In a new incredible discovery, water has been detected in a massive galaxy located 12.88 billion light-years away from us. This is the most distant finding of a very important element for supporting life in a regular star-forming galaxy.
The large galaxy, which is called SPT0311-58, is actually two galaxies that are merging into one. They were being witnessed when the Universe was just 780 million years old – approximately 5% of its current age when the very first galaxies and stars were forming. The larger of the two galaxies contains H2O and carbon monoxide molecules which were detected by scientists who were using the Atacama Large Millimeter/submillimeter Array (ALMA).
Sreevani Jarugula, who is an astronomer at the University of Illinois and the primary investigator of the new research, explained what they found, “Oxygen and carbon, in particular, are first-generation elements, and in the molecular forms of carbon monoxide and water, they are critical to life as we know it,” adding, “This galaxy is the most massive galaxy currently known at high redshift, or the time when the Universe was still very young. It has more gas and dust compared to other galaxies in the early Universe, which gives us plenty of potential opportunities to observe abundant molecules and to better understand how these life-creating elements impacted the development of the early Universe.”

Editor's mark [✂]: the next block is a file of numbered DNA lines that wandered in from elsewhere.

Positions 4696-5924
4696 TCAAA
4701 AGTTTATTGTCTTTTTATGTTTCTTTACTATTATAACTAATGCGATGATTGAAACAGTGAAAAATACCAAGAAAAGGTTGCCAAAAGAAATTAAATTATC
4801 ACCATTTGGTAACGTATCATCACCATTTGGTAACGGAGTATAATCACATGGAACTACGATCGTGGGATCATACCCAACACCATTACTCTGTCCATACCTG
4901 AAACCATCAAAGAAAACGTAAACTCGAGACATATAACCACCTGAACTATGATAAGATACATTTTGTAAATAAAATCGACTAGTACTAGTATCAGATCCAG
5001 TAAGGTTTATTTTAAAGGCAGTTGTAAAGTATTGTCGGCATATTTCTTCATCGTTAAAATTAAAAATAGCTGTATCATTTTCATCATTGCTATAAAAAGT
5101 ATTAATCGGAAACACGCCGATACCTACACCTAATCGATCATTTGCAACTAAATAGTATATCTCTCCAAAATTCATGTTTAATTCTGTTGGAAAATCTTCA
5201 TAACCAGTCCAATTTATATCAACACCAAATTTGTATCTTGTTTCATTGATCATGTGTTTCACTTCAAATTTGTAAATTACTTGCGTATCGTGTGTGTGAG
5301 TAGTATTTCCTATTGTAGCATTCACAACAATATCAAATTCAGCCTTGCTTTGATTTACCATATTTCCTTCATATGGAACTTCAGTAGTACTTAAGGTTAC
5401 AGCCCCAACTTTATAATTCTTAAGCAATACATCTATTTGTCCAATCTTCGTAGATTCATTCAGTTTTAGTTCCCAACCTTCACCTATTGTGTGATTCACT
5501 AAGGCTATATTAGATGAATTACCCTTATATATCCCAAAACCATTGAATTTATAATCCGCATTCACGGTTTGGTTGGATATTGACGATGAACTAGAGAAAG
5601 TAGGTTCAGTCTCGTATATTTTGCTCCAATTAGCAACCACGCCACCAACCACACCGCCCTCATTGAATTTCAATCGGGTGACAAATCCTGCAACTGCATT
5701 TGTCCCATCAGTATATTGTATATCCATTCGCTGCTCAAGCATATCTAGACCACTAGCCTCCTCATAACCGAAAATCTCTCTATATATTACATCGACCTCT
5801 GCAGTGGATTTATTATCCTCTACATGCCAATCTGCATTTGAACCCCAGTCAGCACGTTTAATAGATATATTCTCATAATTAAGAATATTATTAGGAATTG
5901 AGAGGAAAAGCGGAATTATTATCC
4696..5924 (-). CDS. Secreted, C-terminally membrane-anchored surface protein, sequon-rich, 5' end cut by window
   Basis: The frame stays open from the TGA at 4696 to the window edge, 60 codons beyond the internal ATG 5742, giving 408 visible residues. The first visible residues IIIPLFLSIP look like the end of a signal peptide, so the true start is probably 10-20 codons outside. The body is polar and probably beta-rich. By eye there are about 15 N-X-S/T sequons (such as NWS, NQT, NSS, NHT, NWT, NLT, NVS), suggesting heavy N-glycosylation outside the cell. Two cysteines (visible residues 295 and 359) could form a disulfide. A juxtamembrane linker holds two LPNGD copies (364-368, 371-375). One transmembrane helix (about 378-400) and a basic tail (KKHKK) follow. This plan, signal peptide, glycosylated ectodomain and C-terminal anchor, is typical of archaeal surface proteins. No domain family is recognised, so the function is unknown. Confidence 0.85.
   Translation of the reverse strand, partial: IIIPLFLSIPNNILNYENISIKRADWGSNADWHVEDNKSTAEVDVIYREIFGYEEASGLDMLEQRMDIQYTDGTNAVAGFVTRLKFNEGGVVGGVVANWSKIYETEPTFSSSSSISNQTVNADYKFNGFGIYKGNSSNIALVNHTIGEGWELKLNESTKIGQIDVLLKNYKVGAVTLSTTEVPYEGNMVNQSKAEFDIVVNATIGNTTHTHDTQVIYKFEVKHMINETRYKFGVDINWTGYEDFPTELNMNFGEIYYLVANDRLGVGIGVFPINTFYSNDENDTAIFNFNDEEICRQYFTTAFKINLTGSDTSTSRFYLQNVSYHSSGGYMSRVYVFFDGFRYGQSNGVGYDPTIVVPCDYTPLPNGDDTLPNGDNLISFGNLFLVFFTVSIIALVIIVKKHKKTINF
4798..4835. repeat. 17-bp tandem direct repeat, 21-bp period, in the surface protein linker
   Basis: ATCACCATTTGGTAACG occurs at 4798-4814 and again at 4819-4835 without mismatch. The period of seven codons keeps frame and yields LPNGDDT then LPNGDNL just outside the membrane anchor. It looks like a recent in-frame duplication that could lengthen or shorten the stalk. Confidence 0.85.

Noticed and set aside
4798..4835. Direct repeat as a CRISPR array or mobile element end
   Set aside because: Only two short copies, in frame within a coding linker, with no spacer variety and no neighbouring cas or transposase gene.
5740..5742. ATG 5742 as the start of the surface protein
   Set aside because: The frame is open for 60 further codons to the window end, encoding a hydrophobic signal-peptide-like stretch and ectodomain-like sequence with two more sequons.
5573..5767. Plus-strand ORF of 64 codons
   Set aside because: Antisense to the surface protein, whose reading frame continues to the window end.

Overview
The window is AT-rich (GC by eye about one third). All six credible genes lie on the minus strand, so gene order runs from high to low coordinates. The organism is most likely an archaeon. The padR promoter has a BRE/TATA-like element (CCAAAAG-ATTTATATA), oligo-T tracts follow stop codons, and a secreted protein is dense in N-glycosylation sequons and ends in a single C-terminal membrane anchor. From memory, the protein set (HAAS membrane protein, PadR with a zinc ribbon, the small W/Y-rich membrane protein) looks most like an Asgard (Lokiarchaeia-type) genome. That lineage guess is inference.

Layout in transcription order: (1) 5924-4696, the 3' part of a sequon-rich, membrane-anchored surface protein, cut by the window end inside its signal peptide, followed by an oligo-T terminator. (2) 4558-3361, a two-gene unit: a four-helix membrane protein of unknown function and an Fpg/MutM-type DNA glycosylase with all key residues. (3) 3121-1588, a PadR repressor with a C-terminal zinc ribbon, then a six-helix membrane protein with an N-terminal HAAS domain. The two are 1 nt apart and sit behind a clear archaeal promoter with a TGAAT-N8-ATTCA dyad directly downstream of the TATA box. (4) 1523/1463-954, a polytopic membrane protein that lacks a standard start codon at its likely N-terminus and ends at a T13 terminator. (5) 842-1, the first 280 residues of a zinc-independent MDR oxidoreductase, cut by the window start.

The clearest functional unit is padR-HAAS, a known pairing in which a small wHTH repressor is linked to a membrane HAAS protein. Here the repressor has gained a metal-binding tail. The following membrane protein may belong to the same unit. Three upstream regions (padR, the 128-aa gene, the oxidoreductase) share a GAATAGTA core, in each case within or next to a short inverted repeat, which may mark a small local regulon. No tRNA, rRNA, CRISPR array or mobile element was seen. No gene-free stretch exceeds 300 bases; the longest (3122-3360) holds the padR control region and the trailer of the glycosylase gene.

Molecular hydrogen and carbon monoxide are the two most plentiful molecules in the universe, and water comes in third on the list. Water and far-infrared emissions from dust have previously been detected in other galaxies from the early and local universe as explained by Jarugula, “The dust absorbs the ultraviolet radiation from the stars in the galaxy and re-emits it as far-infrared photons.” “This further excites the water molecules, giving rise to the water emission that scientists are able to observe. In this case, it helped us to detect water emissions in this massive galaxy. This correlation could be used to develop water as a tracer of star formation, which could then be applied to galaxies on a cosmological scale.”
Jarugula went on to say, “Early galaxies are forming stars at a rate thousands of times that of the Milky Way,” adding, “Studying the gas and dust content of these early galaxies informs us of their properties, such as how many stars are being formed, the rate at which gas is converted into stars, how galaxies interact with each other and with the interstellar medium, and more.” The study was published in The Astrophysical Journal.
Images of the SPT0311-58 galaxy can be seen here.